If that is the case then how could we understand properly the film? I am going to deal with this problem in order to answer our last guide question.


From the above description, I could say that the movie presents Jesus Christ merely as a human being (different from the idea of Jesus as “the son of man”). Moreover, as a man he fell into temptation. If that is the case then what about his supernatural power as it is pictured in the movie? I think we could answer this question by answering another fundamental question: “What kind of manhood of Jesus is being pictured in the movie?”

Actually, the movie could be concluded in this way: “Jesus Christ is torn with conflict between his humanity and divinity. He knows that he is special, that he is blessed with special power given to him by God, but he does not know whether to pursue his holy destiny or to become a normal man. It is in this conflict that cause him to wonder if what he is doing is right and if he is indeed the chosen one.”

Here the movie pictures the second person of the Holy Trinity as a struggling between His manhood and divinity. Manhood is viewed as something negative, or what Nikos Kazantzakis called as “the dark of immemorial forces of evil one.” These evil forces are trying to pull dawn the assented soul of the divinity of Jesus. In addition, at a moment Jesus surrenders his own soul to the forces by escaping the cross. The reason is because he wants to live as a normal man and has his own children. Here then we may say that Jesus did not want to submit his own manhood to the power of the spirit.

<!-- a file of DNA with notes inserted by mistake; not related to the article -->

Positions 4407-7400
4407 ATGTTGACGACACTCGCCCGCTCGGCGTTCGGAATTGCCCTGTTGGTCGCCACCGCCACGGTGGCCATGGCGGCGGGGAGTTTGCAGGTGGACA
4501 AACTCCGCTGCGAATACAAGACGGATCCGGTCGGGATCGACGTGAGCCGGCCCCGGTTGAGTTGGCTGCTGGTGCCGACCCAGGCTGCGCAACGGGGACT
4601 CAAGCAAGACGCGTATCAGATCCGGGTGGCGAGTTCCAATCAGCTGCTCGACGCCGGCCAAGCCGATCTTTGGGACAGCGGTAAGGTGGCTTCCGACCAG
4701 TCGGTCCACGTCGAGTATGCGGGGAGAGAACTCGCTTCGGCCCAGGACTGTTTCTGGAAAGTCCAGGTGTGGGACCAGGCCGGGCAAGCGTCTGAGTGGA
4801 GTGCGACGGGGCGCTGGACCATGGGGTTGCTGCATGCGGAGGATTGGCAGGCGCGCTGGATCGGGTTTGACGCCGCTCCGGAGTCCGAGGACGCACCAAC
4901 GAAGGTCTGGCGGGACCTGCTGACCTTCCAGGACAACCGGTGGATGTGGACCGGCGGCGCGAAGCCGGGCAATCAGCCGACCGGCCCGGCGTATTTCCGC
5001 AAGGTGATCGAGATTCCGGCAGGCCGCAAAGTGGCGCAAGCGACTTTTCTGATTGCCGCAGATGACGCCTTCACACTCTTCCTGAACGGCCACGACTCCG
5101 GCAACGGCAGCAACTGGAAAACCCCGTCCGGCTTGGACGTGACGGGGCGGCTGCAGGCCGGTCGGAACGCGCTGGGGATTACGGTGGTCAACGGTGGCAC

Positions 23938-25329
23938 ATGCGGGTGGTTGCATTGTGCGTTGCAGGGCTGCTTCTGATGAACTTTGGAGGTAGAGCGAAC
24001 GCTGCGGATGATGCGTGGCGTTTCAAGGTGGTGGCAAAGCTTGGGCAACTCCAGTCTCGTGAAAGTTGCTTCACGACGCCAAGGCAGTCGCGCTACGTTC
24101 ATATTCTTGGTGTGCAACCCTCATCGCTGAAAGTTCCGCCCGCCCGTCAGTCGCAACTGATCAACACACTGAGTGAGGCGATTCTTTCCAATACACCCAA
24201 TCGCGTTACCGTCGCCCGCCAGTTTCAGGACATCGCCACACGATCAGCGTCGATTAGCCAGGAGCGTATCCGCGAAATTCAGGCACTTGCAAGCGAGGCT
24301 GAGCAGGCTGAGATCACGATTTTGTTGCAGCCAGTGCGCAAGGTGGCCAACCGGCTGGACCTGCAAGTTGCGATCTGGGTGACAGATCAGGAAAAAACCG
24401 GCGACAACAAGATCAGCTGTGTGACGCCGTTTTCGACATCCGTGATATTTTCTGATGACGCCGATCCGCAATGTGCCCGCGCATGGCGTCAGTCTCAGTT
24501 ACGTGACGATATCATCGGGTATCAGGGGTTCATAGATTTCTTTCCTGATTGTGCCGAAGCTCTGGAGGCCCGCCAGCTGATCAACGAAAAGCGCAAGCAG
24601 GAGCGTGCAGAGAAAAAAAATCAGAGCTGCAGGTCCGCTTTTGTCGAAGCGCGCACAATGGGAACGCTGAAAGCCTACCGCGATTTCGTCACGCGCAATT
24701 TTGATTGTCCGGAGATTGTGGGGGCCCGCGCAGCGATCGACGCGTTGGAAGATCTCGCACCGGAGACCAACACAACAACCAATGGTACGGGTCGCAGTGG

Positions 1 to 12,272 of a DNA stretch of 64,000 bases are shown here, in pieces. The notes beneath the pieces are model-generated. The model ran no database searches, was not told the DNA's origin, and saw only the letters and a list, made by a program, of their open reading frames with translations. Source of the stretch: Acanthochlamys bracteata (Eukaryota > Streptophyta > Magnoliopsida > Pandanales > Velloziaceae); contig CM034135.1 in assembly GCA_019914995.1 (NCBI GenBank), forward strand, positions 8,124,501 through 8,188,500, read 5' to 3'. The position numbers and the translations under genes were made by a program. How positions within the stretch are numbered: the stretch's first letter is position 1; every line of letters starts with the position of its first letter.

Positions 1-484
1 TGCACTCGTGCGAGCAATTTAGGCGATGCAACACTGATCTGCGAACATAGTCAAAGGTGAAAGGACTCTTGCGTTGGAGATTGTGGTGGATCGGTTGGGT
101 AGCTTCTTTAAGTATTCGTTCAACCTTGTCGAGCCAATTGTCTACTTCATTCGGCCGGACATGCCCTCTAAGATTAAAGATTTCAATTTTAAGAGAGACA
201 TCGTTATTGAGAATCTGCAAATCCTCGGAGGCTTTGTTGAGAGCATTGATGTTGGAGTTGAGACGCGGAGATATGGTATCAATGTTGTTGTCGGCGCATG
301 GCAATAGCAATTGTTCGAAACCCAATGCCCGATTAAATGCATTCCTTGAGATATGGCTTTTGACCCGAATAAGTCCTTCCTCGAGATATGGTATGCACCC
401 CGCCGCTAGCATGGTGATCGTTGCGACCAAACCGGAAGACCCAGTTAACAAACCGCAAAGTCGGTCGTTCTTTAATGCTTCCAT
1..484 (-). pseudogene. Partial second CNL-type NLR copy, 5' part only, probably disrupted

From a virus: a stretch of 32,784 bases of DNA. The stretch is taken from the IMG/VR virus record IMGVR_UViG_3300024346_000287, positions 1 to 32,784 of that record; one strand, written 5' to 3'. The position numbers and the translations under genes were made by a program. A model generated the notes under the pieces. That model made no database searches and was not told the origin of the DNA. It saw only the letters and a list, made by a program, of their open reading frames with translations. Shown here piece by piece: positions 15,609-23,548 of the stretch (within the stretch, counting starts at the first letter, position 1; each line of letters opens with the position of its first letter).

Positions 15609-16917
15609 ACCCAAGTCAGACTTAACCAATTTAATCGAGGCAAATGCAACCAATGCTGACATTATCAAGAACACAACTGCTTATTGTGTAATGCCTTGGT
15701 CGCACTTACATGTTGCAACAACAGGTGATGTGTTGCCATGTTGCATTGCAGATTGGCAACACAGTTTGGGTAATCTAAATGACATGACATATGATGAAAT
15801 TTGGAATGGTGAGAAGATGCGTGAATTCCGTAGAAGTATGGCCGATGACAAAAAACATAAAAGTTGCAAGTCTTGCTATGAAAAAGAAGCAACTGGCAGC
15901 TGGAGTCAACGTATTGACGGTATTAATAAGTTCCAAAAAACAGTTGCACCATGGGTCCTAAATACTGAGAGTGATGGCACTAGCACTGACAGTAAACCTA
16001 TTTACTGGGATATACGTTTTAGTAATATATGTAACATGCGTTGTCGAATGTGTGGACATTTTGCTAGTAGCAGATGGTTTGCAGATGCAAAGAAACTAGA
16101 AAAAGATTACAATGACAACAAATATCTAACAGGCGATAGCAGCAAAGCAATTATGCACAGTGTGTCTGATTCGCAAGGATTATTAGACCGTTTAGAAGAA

However, Jesus too has his divine nature (spirit) through which the supernatural or superhuman acts of Jesus were demonstrated. This divinity of Jesus enabled him to realize and “accept” his salvific mission at the beginning, then surrender himself under the power of the body. But at the end the power of the spirit enabled him to again to recognize his own “faults”–the awareness that the little girl who help him avoiding the cross was not an angel but a Satan–and took into his shoulder that salvific mission. Jesus bloody cross then accepted by the Father as a sacrifice not merely for the salvation of man kind, but also for the glorification of his own manhood (body).

We could easily say that this idea is far from orthodoxy. It is not concur with our Catholic faith. For us there is no such a battle between the humanity and divinity of Jesus. Jesus is truly human and truly divine as Chalcedon had confessed it. Being a truly human does not lessened his divinity, and vice versa.[viii]